An example of building on the community was an API platform launched in early 2012 that coincided with an increased outreach and engagement through social media. The team watched for increased social media engagement as one indicator of success for the launch of the new API platform.

Step #3. Continue to improve the content strategy

Morton said the initial content strategy included a large number of marketing materials because that content was the focus of the marketing team.

The team learned that its specialized audience of mobile developers had no interest in the marketing messages.

"Developers have told us over and over again that they want technical content that they can jump into, and that they don’t want the marketing ‘mumbo jumbo,’" Morton stated.

The team listened to its developer audience and now offered a variety of technical content, including:
  • Technical blog posts

  • Sample code on the website

  • Sample apps on the website

Morton added that the team uses social media platforms to drive traffic to the developer-friendly technical content on the blog and website.

The technical content itself includes AT&T and third-party content.

The AT&T content typically focuses on upcoming product launches, but 30-40% of the content is based on AT&T partner tools.

"We definitely ask partners to promote our stuff, and we promote theirs," Morton said.

She said the early social media content strategy was heavy on marketing messages because the team was small and looking for content to push through social channels. Quite simply, marketing content was available.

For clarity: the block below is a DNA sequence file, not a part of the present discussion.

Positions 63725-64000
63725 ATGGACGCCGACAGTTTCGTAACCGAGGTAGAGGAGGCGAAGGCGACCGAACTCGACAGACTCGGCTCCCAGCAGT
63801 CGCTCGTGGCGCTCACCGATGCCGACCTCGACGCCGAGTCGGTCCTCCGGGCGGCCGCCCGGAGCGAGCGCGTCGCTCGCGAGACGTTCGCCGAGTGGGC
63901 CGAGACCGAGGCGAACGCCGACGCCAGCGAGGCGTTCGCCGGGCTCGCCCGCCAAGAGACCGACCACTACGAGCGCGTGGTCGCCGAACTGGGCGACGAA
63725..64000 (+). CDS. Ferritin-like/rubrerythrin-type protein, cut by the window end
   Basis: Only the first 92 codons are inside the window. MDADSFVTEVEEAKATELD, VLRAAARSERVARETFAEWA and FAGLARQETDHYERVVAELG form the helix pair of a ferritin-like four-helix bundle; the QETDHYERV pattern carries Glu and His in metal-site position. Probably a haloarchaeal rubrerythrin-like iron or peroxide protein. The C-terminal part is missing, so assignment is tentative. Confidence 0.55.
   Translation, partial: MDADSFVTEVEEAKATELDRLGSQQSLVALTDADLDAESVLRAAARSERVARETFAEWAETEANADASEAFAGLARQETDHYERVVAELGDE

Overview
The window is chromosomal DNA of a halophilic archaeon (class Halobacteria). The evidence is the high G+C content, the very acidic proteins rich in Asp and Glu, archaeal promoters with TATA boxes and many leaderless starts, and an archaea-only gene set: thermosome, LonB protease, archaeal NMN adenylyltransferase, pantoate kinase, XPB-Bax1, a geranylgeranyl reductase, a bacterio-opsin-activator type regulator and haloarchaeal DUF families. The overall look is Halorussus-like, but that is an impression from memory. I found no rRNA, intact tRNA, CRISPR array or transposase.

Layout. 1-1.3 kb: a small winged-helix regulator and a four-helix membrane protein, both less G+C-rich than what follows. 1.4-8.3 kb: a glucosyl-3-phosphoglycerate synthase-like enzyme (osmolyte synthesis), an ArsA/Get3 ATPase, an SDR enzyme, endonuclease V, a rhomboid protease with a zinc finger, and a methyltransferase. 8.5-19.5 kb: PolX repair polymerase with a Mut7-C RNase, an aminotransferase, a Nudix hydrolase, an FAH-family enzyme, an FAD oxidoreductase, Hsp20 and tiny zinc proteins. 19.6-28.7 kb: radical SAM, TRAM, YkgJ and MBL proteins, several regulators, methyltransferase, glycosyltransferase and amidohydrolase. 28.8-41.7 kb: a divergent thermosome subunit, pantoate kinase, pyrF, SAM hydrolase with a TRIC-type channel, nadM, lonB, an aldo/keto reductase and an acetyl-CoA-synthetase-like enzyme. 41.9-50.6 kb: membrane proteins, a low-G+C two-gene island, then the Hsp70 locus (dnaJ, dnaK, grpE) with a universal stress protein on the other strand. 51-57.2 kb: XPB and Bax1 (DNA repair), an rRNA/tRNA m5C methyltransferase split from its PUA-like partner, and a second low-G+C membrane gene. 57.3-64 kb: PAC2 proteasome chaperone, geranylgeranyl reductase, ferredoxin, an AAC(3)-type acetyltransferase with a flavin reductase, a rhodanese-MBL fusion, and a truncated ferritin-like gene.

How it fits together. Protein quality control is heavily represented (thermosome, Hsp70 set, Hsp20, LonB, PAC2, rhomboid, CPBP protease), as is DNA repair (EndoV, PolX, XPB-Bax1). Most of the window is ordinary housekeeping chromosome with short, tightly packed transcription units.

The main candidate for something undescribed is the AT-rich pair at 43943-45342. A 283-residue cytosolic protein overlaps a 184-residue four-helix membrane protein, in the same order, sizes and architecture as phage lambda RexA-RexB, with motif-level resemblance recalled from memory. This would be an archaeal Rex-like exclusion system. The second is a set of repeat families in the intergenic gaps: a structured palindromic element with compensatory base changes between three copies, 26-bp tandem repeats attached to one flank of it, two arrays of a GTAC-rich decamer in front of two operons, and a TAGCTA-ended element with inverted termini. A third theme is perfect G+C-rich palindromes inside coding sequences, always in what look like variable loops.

Morton stated the team began to achieve more awareness into the developer ecosystem, and actively sought feedback from different sources, such as:
  • Events

  • Webcasts

  • Phone calls with internal and external developers

"We are asking them questions -- ‘What would help you do this better?’ Or, ‘What are we missing?’ We are always open to that feedback," said Morton.

Step #4. Encourage internal experts to provide content to share

AT&T’s internal content comes from a variety of sources, including marketing team members. However, it also involves content from the technical staff about projects they are currently working, where the content is edited before being published.

"They share the project that they are working on," said Morton. "The developers can get to know our technical guys. That’s just started because that’s what developers really want. They want to know who works on the product."

Getting internal technical experts involved in the content strategy was formalized in a "guest blog" program, where the experts actually fill out a form to become a guest blogger.

The team told the internal experts that the developer audience wanted to hear from them, and asked if they would become guest bloggers to provide that information for the community.

"We have a few extroverted developers on our team, and they love this," stated Morton. "They are like, ‘Oh, I want to do it next. I want to tell them (the community) about this.’ And, even the introverted ones are interested in it too, because they feel like they are the man behind the curtain, so this is giving them some exposure."

Step #5. Promote social media platforms in email

The calendars tie the marketing channels together.

"I have a content calendar that I manage for emails, and it goes into the social media calendar, which dictates the blogs," explained Morton.